The purpose of the betrothal was to establish the purity of the bride.  So obviously, she wasn’t supposed to become pregnant in that time.  If she did become pregnant, and the husband-to-be was the father, then they would be married quickly, but everyone would frown on the situation because they obviously lacked self-control.  On the other hand, if the husband-to-be was not the father, that was a very serious matter.  The bride-to-be would be considered an adulterer.  Her husband-to-be would divorce her.  Her father would likely disown her and kick her out of the house.  The community would shun her, and in a small town like Nazareth, everyone would know all about this.  

 This was a very risky situation for Mary, and her willingness to take part in God’s plan at risk to her reputation and well-being reveals a great deal about her character and her faith.  She risked being a homeless, family-less, social pariah for the sake of obedience to God.  We should admire her faith.  For her more than many, the news of a pregnancy, a new life, brought about a huge change in an instant.  

 We are also presented with the news of a new life, a new life in Christ.  And our lives are “pregnant” with the possibility of this new life.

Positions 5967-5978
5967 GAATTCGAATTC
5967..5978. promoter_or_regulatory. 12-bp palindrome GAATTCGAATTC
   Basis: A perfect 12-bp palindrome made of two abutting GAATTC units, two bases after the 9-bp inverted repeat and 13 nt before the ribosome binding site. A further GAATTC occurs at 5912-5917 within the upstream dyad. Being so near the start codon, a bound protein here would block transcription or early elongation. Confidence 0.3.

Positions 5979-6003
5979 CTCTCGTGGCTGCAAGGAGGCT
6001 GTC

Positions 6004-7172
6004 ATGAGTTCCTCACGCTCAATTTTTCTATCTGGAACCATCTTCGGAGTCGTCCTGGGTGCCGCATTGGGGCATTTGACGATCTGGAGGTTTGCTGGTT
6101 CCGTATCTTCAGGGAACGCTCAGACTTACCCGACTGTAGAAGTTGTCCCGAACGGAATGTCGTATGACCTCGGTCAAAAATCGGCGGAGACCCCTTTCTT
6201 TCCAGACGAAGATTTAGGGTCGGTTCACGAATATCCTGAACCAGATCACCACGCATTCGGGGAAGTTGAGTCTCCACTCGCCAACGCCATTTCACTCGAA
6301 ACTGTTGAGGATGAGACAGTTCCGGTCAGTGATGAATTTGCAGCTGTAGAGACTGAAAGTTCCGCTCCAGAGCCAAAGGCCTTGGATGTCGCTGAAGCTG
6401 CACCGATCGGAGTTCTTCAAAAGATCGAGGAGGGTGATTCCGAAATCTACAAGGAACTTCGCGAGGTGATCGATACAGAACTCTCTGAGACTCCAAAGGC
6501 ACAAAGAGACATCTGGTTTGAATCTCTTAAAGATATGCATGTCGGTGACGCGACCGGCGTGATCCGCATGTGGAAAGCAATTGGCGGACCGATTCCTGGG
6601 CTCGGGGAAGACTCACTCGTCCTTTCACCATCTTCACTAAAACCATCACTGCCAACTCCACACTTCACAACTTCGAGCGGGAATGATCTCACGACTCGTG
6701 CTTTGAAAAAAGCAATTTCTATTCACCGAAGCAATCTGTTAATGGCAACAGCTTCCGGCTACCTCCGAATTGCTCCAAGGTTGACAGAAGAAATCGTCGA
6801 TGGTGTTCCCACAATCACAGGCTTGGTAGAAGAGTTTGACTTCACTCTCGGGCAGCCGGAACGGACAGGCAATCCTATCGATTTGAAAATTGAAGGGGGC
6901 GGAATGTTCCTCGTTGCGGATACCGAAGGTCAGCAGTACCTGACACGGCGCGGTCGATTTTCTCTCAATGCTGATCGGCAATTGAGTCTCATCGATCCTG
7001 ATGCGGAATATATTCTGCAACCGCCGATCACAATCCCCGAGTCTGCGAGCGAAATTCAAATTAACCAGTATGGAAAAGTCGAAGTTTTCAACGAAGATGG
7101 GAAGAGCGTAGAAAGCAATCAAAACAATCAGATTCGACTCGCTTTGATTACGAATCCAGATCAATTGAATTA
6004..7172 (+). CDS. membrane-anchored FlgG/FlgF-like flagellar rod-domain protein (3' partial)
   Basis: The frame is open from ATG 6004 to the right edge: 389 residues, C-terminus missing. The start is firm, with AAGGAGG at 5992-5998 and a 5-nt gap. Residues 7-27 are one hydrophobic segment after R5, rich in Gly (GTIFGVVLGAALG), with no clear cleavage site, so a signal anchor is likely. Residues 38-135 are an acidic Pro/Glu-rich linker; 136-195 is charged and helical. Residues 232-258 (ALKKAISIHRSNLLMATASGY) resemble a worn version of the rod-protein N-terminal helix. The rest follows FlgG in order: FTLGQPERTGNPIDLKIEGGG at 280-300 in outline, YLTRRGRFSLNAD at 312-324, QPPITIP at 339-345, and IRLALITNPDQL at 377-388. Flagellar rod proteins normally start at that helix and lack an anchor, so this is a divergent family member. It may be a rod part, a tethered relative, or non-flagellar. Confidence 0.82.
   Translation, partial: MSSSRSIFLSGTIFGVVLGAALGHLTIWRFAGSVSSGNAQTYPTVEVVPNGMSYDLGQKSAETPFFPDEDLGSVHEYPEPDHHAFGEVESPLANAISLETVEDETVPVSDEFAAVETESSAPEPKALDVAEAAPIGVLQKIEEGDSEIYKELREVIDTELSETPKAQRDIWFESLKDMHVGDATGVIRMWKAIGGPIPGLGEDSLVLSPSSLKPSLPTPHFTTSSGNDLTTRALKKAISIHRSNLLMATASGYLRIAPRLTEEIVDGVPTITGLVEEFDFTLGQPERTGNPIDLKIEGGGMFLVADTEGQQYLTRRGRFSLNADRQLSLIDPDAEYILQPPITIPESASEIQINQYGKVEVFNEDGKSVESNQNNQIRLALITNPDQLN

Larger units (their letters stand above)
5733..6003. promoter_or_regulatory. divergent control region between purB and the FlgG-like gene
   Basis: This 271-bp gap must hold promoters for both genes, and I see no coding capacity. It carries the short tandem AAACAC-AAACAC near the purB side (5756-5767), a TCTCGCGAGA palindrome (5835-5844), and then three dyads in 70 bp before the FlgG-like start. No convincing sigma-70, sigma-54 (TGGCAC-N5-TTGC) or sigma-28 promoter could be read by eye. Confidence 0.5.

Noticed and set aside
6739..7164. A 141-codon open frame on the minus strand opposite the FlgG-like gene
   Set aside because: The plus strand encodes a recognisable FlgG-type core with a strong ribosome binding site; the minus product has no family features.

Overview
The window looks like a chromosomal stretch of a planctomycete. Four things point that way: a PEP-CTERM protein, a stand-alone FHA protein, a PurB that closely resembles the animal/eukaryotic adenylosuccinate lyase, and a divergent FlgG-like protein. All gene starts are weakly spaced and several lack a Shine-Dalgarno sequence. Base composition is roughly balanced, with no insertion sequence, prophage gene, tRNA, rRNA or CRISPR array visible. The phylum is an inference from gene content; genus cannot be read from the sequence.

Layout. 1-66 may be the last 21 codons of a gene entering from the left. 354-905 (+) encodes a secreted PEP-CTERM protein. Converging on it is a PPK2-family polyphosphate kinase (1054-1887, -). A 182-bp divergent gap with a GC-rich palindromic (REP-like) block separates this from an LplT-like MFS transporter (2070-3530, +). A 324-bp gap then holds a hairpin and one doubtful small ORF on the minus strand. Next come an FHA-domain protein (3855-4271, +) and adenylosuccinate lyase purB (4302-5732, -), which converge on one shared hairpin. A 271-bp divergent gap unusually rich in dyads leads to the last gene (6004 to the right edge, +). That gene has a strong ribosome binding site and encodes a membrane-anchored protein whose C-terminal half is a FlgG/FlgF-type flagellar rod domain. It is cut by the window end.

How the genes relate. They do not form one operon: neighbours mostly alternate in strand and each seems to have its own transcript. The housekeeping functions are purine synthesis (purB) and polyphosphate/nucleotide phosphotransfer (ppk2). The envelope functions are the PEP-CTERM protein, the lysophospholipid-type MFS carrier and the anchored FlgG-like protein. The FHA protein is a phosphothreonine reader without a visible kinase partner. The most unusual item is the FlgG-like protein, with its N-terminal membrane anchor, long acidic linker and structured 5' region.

What do we mean by new life in Christ?  We use that expression a lot, but just what do we mean?

 First, we have the chance to be forgiven.  We have all sinned against God, and our sins rightly deserve punishment, death.  But Christ willingly took the punishment for our sins upon himself and bore our death on the cross.  Through faith in him, our sins can be forgiven and wiped away.  We have the opportunity to be forgiven by God.  We have the opportunity as well to forgive ourselves.  

 Second, new life in Christ means a renewed and restored relationship with God.  The estrangement that happened between us and God because of sin is removed and we can again have intimate fellowship with God.  

 Third, new life means that we have a new quality of life in Christ.  We can call it eternal life.  Sometimes we think about eternal life being something out there, ahead of

us, something that won’t happen until we die.  But eternal life begins the moment we put our faith in Christ and commit to serving him as Lord.  Theologically, we call it “regeneration,” a new beginning, a fresh start.  If we are in Christ, we are a new creation of God.  God no longer holds our past against us.  We are new in his eyes.

 Fourth, new life means that we have a new hope and a new confidence.  We know that, no matter what, God loves us and God has saved us and he has a wonderful future for us.